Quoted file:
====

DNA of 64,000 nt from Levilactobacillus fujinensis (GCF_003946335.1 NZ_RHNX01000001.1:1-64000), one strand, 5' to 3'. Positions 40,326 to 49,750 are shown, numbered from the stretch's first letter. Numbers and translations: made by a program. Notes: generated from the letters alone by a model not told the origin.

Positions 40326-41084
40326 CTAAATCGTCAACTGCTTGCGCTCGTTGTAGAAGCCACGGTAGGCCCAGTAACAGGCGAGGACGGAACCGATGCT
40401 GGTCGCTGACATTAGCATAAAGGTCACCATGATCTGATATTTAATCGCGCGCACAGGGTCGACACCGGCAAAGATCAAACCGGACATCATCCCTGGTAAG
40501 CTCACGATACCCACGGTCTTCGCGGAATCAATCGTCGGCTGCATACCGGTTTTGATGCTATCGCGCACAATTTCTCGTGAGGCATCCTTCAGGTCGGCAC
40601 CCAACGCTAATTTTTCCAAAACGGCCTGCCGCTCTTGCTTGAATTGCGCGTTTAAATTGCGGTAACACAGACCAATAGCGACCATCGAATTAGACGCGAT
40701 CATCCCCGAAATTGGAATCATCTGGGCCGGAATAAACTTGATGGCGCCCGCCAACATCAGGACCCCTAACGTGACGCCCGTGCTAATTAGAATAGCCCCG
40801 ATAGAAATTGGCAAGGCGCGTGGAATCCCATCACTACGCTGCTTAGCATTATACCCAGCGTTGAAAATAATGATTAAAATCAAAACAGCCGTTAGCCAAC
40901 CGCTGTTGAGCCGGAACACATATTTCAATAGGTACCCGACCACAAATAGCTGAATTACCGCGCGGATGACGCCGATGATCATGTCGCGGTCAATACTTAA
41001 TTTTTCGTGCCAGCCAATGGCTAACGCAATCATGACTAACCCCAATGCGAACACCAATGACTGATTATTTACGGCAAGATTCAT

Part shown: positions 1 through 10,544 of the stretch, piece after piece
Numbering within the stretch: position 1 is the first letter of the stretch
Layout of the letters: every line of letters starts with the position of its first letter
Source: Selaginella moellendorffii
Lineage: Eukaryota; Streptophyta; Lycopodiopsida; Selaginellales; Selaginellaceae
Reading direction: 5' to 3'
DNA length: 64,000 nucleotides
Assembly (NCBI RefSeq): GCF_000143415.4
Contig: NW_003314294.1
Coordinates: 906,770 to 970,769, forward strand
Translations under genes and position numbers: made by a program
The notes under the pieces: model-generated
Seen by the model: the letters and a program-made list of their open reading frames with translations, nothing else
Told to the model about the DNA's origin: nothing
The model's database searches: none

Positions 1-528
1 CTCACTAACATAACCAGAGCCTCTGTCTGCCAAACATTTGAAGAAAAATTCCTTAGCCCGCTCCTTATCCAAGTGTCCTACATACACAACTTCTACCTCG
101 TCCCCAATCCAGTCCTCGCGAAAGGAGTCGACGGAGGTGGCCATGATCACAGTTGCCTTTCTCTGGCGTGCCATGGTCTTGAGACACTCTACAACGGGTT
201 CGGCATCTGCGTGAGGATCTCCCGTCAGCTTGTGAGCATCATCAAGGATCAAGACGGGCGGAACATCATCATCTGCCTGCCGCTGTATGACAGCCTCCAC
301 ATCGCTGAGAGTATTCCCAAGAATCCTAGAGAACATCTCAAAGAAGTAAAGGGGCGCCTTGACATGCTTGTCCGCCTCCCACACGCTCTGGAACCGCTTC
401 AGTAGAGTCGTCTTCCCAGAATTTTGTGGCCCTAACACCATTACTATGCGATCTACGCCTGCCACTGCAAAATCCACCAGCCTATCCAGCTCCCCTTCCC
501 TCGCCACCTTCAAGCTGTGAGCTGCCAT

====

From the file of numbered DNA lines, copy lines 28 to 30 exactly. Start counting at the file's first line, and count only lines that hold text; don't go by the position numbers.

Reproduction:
101 TCCCCAATCCAGTCCTCGCGAAAGGAGTCGACGGAGGTGGCCATGATCACAGTTGCCTTTCTCTGGCGTGCCATGGTCTTGAGACACTCTACAACGGGTT
201 CGGCATCTGCGTGAGGATCTCCCGTCAGCTTGTGAGCATCATCAAGGATCAAGACGGGCGGAACATCATCATCTGCCTGCCGCTGTATGACAGCCTCCAC
301 ATCGCTGAGAGTATTCCCAAGAATCCTAGAGAACATCTCAAAGAAGTAAAGGGGCGCCTTGACATGCTTGTCCGCCTCCCACACGCTCTGGAACCGCTTC